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Special Report

Increasing indifference to church is concern


Our 1999 survey contains lots of good news for church leaders. For example, we find that American Catholics tend to value “core” aspects of the faith, such as the sacraments, the church’s role in helping the poor and belief that Mary is the Mother of God.

At the same time, however, our findings point to an area of real concern, namely the declining significance of the institutional church in the lives of American Catholics. Using the same questions at three points in time (1987, 1993 and 1999), we learn that the laity’s attachment to the church has waned in the last 12 years. Fewer Catholics report that the church is an important part of their lives. Fewer say they would never leave the church. Fewer attend Mass on a weekly basis. And, fewer accept the church’s concept of what it takes to be a “good Catholic” (see Table 6).

In one question, we asked lay people directly: “How important is the Catholic church to you personally?” In 1987, 49 percent of Catholics said the church is either the most important part of their lives or is among the most important parts. That number dipped to 43 percent in 1993 and rose a point to 44 percent in 1999.

We also asked the laity how likely it is that they would ever leave the church. We invited people to place themselves on a 1 to 7 scale, with one indicating “I would never leave the Catholic church” and 7 indicating “Yes, I might leave the Catholic church.” Combining the responses on points 1 and 2, we find that the number of Catholics saying they would never leave the church has declined steadily from 64 percent in 1987 to 57 percent in 1999.

Frequency of Mass attendance is another indicator of the importance people attach to the church. Once again, the trend is downward. In 1987, 44 percent of Catholics attended Mass at least once a week. By 1999, only 37 percent attended on a weekly basis.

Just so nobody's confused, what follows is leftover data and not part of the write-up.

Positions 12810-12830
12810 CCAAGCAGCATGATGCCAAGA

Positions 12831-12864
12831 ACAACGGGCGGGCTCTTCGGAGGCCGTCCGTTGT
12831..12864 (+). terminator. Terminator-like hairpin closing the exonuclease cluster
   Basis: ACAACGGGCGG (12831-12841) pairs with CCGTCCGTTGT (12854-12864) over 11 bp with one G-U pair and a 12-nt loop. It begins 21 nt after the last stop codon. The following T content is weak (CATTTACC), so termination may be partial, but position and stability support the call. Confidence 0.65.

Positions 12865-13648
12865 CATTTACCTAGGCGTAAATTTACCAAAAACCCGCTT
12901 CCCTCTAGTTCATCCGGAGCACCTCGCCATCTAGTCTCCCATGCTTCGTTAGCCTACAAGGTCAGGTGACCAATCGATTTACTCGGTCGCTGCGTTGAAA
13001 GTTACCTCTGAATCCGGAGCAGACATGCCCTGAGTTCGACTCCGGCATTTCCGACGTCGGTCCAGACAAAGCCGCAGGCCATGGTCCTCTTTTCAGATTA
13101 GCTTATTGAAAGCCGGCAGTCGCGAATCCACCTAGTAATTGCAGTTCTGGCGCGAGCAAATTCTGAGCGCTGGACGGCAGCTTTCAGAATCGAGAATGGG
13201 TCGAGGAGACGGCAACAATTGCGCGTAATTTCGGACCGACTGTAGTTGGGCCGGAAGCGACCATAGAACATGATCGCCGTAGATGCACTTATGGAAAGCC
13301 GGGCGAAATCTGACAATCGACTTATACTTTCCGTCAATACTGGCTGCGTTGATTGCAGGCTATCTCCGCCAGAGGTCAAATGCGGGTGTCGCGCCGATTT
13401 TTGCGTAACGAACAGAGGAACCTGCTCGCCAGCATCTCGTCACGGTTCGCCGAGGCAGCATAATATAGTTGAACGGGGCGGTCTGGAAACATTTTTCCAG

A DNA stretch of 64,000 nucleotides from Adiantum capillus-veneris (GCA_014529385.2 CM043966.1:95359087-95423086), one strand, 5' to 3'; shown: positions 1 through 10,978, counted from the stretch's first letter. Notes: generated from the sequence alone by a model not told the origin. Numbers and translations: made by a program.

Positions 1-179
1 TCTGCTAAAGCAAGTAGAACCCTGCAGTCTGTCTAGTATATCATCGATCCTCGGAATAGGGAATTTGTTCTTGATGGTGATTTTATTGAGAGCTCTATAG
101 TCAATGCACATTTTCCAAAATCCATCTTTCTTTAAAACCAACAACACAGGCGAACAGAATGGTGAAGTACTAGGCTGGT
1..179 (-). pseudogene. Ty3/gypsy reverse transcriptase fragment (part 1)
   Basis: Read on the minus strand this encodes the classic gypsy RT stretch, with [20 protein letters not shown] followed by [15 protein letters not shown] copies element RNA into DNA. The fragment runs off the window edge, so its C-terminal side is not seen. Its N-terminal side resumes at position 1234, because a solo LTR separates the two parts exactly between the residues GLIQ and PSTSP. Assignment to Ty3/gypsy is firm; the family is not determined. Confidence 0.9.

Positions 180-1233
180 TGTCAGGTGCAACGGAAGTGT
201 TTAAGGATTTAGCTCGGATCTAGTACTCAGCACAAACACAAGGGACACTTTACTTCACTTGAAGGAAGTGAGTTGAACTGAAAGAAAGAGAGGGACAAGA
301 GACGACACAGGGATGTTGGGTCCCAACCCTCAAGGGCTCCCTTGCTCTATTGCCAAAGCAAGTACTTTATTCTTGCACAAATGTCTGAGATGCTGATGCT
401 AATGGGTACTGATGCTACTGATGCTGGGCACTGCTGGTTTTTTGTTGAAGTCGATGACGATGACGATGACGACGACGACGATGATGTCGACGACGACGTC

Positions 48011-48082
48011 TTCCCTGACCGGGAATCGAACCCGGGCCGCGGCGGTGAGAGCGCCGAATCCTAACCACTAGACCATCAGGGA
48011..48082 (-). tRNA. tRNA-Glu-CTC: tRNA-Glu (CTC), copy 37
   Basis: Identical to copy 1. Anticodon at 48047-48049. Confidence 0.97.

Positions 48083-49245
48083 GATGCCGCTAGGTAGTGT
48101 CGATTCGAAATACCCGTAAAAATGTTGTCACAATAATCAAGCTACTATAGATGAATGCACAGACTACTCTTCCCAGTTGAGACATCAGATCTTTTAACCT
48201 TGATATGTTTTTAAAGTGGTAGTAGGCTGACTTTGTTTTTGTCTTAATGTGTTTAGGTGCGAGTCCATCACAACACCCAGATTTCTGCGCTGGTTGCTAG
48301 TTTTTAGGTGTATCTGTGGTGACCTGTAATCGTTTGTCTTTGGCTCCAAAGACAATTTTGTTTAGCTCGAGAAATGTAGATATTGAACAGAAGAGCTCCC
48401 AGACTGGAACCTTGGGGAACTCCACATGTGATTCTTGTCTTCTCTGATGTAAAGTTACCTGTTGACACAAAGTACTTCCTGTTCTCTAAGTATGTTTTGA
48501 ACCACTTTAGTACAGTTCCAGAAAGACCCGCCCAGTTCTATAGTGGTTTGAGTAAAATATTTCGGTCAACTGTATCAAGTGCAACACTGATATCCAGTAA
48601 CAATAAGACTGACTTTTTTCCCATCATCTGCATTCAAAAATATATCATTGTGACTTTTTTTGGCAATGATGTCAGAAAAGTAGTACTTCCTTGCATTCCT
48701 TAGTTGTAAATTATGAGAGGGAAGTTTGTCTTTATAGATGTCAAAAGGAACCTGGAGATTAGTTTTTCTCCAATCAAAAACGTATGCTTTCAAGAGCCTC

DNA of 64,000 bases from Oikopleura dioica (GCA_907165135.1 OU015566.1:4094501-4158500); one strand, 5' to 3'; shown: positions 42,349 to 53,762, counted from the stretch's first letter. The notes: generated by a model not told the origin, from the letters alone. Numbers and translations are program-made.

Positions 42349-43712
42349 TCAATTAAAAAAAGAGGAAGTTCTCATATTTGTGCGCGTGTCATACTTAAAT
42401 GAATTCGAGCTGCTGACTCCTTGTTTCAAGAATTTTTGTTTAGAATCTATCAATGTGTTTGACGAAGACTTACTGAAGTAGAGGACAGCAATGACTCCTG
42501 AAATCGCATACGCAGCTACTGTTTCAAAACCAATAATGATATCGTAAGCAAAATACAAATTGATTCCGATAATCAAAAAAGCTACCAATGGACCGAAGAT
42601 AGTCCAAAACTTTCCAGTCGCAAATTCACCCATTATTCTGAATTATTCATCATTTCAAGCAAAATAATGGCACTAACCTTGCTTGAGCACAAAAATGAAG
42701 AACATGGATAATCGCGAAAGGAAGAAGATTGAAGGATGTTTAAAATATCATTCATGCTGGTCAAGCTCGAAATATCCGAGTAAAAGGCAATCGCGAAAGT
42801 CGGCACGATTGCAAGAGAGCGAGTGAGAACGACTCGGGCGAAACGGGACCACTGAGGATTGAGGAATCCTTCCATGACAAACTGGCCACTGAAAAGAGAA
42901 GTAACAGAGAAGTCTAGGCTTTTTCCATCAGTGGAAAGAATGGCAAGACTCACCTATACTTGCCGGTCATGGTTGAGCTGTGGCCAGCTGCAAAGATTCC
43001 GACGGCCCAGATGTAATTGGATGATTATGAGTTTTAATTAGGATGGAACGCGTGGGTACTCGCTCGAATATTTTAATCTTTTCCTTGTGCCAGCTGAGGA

Finally, we gave Catholics a list of attitudes and actions that the church uses to define a “good Catholic.” Among other things, the list included the church’s opposition to abortion and its prescription that Catholics attend Mass every week. The results clearly indicate that Catholics are less inclined today than they were in 1987 to define a good Catholic in terms that agree with church norms.

The number of Catholics saying one can be a good Catholic without going to Mass rose from 70 percent in 1987 to 76 percent in 1999. The number saying one can be a good Catholic without obeying the church’s teaching about birth control increased from 66 percent in 1987 to 71 percent in 1999. The number saying one can be a good Catholic without obeying the church’s teaching regarding divorce and remarriage climbed from 51 percent in 1987 to 64 percent in 1999. The number saying one can be a good Catholic without getting married in the church jumped from 51 percent in 1987 to 67 percent in 1999. The number saying one can be a good Catholic without donating time or money to help the poor increased from 44 percent to 56 percent.

Finally, the number saying one can be a good Catholic without obeying the church’s teaching on abortion also grew from 39 percent to 53 percent. Thus, by 1999 a majority of Catholics think it is possible to be a good Catholic without abiding by church teachings in all six of these areas.